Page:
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A March 24 decision by a US immigration court in Chicago to grant asylum to Amos Yee, an 18-year-old blogger from the tiny Asian city-state of Singapore, has lit up news mediaworldwide because it illuminates new dangers to freedoms of speech, not only in Singapore — which ranks near the bottom of every assessment of press and other freedoms — but even in the US, where Yee’s asylum was opposed by President Trump’s Department of Homeland Security.
DHS has 30 days to appeal the immigration court’s decision, and undoubtedly it’s deciding right now whether to do so. An appeal, which DHS would file through its Immigration and Customs Enforcement agency’s Office of Chief Counsel, could reinforce ICE’s image as Trump’s presidential security force. And it would bolster the authoritarian regime in Singapore that has beguiled tourists and foreign investors with gleaming skyscrapers, obedient migrant workers and efficient management that reflect only a small part of its much harder, darker reality.
Singapore is a laboratory for what the conservative Economist magazine condemned in 2012 as “crony capitalism” combined with nationalism, calling the country’s late founder and longtime prime minister Lee Kuan Yew “a tireless advocate of ‘Asian values,’ by which Lee meant a mixture of family values and authoritarianism” that hobbles democracy by running a society as if it were a business corporation.
That may be possible in a little city-state of about 6 million people, but Lee’s way of subsuming politics to business management has made Singapore a model for neoliberal cooperation with dictators over the world. Come to think of it, governing a country as if it were a business is just what Trump has appointed his son-in-law Jared Kushner to do. Singapore’s restrictions on freedoms of expression, so evident in the Amos Yee asylum case, may presage a shift toward that model in America that was already happening before Trump’s election.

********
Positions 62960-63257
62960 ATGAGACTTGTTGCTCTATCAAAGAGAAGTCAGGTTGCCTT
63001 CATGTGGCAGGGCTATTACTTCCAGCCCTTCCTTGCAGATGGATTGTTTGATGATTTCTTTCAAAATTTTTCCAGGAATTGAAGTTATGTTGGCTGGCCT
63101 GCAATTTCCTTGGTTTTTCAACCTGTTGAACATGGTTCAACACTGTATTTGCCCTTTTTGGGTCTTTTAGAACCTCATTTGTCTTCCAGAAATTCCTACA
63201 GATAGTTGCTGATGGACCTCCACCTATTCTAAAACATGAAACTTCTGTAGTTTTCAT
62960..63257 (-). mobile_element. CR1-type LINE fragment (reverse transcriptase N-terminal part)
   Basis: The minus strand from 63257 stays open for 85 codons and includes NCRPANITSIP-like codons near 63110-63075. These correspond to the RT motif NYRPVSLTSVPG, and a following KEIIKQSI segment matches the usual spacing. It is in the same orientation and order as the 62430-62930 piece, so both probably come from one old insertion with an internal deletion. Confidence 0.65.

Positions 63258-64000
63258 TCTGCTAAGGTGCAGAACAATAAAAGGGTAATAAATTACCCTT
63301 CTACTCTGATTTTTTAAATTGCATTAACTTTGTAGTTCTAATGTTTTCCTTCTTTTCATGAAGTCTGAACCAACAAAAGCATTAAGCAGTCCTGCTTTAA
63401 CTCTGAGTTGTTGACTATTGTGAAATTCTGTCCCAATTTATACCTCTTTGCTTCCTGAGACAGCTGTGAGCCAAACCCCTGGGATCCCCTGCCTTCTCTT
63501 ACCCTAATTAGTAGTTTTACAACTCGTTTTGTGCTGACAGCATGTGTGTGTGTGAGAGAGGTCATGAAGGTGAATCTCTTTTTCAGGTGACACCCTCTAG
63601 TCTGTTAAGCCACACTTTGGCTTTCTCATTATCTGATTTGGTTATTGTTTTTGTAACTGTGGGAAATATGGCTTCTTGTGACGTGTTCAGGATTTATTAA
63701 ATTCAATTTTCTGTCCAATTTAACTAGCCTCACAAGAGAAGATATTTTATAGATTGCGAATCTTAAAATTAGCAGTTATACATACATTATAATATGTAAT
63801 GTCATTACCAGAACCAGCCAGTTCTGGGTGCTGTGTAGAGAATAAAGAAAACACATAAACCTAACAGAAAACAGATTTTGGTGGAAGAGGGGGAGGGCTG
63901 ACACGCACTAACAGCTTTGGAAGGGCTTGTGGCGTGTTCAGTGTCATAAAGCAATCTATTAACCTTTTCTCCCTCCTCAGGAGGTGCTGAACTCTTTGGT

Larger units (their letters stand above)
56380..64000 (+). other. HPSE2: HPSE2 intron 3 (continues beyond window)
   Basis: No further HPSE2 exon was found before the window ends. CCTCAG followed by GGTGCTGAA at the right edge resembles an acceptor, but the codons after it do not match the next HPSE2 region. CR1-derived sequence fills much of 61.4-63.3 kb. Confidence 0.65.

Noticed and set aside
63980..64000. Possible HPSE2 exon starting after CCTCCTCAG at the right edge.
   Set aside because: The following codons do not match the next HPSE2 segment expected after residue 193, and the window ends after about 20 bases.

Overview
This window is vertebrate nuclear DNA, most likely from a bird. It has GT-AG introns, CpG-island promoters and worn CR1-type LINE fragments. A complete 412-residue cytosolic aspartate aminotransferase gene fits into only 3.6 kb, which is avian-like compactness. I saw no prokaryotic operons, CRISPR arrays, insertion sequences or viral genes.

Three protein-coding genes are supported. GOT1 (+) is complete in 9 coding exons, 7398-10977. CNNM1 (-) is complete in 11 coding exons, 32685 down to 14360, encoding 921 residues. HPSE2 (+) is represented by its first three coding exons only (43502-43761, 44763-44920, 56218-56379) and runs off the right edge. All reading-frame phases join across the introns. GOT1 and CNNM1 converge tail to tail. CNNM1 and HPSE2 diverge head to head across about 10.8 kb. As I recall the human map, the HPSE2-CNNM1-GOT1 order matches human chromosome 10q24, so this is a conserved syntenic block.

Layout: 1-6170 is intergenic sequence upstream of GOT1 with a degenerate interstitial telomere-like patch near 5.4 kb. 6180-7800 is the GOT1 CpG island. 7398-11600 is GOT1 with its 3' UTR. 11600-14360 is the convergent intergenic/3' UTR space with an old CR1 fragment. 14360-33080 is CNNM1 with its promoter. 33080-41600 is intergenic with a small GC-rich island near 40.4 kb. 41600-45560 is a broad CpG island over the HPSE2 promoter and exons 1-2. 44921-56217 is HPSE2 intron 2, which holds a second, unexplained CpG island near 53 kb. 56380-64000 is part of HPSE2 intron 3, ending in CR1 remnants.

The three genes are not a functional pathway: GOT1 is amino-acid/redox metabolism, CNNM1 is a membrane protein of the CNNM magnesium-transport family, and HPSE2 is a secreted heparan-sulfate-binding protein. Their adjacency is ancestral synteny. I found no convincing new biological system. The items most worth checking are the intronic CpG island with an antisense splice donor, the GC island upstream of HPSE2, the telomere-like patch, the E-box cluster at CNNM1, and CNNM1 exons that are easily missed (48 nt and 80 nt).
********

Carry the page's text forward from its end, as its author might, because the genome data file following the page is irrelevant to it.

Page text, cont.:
A Trump administration appeal of Yee’s asylum will damage America’s reputation as the land of the free and home of the brave, a reputation reinforced by Judge Samuel B. Cole’s detailed, devastating assessment of Singapore’s treatment of the then-16-year-old Yee, whom it imprisoned twice for his blog rants against religion and — more fatefully, although not mentioned by the government — against Singapore’s leaders.
An American appeal of Yee’s asylum would bolster Singapore’s authoritarian regime and cast a harsh new light on speech-suffocating “political correctness” in America that begins not mainly on college campuses, where some angry, frightened 19-year-olds and junior professors do react immaturely and destructively but do so to larger, encroaching dangers in government and business curbs on citizens’ freedoms, whether by state surveillance for power or corporate surveillance for profit.
The immigrant court, citing seemingly endless precedents in Singapore’s judicial record, found that, under cover of enforcing a dubious law against “wounding religious feelings,” Yee’s prosecution was “a pretext to silence his political opinions of the Singapore government” and that his “detention and general maltreatment constitute persecution on account of Yee’s political opinions.”
That decision and the grant of asylum confirmed America as “the greatest country of the world,” Kenneth Jeyaretnam, secretary-general of Singapore’s government-harassed opposition Reform Party, told me after flying from virtual exile in London to Chicago to testify on Yee’s behalf. Jeyaretnam detailed for the court precisely how Singapore’s government, like many others these days, suffocates citizens’ freedoms deftly but decisively behind legalistic and democratic facades.
Yee wasn’t exactly a poster boy for freedom of expression. His expletive-laden, quasi-pornographic rants against Muslims, Christians and, more fatefully, Singapore’s late founder and virtual dictator Lee Kuan Yew (on a blog with some 50,000 followers) were “childish rubbish,” as Jeyaretnam himself acknowledged in his blog post supporting asylum.